Not the Shortest Path: Convert a Directory of Satellite Images to a Cloud Optimized Geotiff (COG)
Not the Shortest Path — Ep. 0 🌎 📡 💾
What is ‘Not the Shortest Path’?
I really enjoy writing and sharing some of my ideas or work, but I have been struggling to create a consistent habit out of it. I find it difficult to let go of what others might think. I am committing to letting go of my fears of judgment. I am not a writer, nor just a developer.
I will be sharing anything interesting that I’ve experimented with in Geospatial without skipping the errors along the way. It won’t be perfect, but it will be truthful. We, developers, consistently simplify the stories of how we got to an expected result. There is a tone of learning that happens outside of the linear path from point A to B. I hope that sharing some of my trials and errors will interest a few or at least serve as documentation for my future self.
For a project on land-use change and reforestation in the greater Montreal area, we were given access to 25cm aerial imagery. The imagery came in a separate folder with thousands of images.
We have recently been using TiTiler to rapidly serve large volumes of imagery. Two different strategies could’ve been used to serve thousands of separate images:
- Create a single unified Cloud Optimized Geotiff (COG)
- Use a mosaic approach
There is also the virtual (.vrt) approach, but it is not really performant enough to be considered.
The mosaic approach is interesting because a single endpoint can be used to serve all the separate images. The
mosaic.json file used by the endpoint is used as a sort of index where the reference to each image is known for every quad key. When additional images need to be added or existing images need to be modified, we simply have to update the mosaic file to match those changes.
I would’ve loved to use the mosaic approach, but I ran into errors on a previous project trying to implement the solution with high-resolution imagery where each image had a small extent. The one-line explanation I would give is that there is an index problem that happens with quad keys and high-resolution imagery when working at low zoom levels and images with small extents. The issue with TiTiler is further documented in 287, 290, and 291.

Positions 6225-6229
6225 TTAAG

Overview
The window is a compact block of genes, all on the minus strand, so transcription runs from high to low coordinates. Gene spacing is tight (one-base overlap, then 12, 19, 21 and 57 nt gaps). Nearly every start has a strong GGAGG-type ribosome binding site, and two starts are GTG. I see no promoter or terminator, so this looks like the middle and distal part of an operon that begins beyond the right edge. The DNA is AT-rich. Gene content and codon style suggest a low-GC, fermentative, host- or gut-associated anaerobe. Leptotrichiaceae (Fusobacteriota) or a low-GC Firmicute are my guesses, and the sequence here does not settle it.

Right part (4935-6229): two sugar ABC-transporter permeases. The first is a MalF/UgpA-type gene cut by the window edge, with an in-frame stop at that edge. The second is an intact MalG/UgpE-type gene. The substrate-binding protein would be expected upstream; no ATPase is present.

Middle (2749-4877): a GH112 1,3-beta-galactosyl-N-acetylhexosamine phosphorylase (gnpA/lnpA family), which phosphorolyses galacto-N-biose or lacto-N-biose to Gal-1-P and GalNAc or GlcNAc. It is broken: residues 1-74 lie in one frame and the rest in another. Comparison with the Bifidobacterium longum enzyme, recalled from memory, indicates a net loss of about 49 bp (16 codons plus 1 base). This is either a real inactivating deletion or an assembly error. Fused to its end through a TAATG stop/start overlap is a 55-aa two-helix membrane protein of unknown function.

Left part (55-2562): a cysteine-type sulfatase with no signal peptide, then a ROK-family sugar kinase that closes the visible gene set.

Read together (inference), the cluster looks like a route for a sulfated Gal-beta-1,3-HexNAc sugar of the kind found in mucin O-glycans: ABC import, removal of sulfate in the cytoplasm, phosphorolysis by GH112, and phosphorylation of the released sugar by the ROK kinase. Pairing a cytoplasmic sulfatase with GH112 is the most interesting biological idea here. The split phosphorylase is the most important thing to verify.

We are left with the alternative of creating a unified COG. Given that no modifications will be applied to the raw imagery at a later date, we won’t have to regularly re-compute the COG. The requirements of the COGs we usually use for our current applications are the following:
- Projected in EPSG:3857
- Single merged file
- Added overviews(its a COG after all)
- No distortions or artifacts
First Attempt — Project, Merge, and Overviews
In the first attempt, I used the logic of projecting all the raw imagery into the desired EPSG:3857, merging the output of the projection, and finally adding the overviews to the merged file. The series of GDAL commands I used are shown in the code:
The fault in this might be apparent to anyone with sufficient experience with image processing, but it did not hit me until seeing the final output:
gdalwarp commands were filling in null values along the border of each individual image. When merging the images, it simply sows the projected images with their null values together. The final COG contains the same artifacts.
Another error I made was not optimizing the initial GDAL calls for performance which took the time to process the images on my machine excessively long. The final output COG weighs over 200G and took approximately a day to compute.
Second and Final Attempt — Merge, Project, and Overviews
We were rather convinced that the artifacts were the result of executing the projection before the merge. Our hypothesis was to switch the faulty merge and the projection step.
I also took the time to look into how to optimize calls to
gdal_transform . The general idea is to add configuration parameters to increase the number of CPUs, increase the cache size available, and verify the compression and tiling settings to reduce the memory required. The processing time was reduced from a day to ~2 hours.
One of my key takeaways is no matter how powerful the tool you use to process imagery or other data for that matter, we can’t hide all of the intricacies to the end-user. GDAL is a tremendously flexible and great tool, but it is up to us end-users to figure out how to use it in a given context.
I also learned that starting with subsets of your data is key to experimenting and getting rapid feedback on your data pipelines. However, there is a subset of issues that only arise when working at scale. Reading on best practices before launching a process on 150G of data is time well invested.
I hope that sharing more developer stories in a more curated way than StackOverflow will make these intricacies more accessible.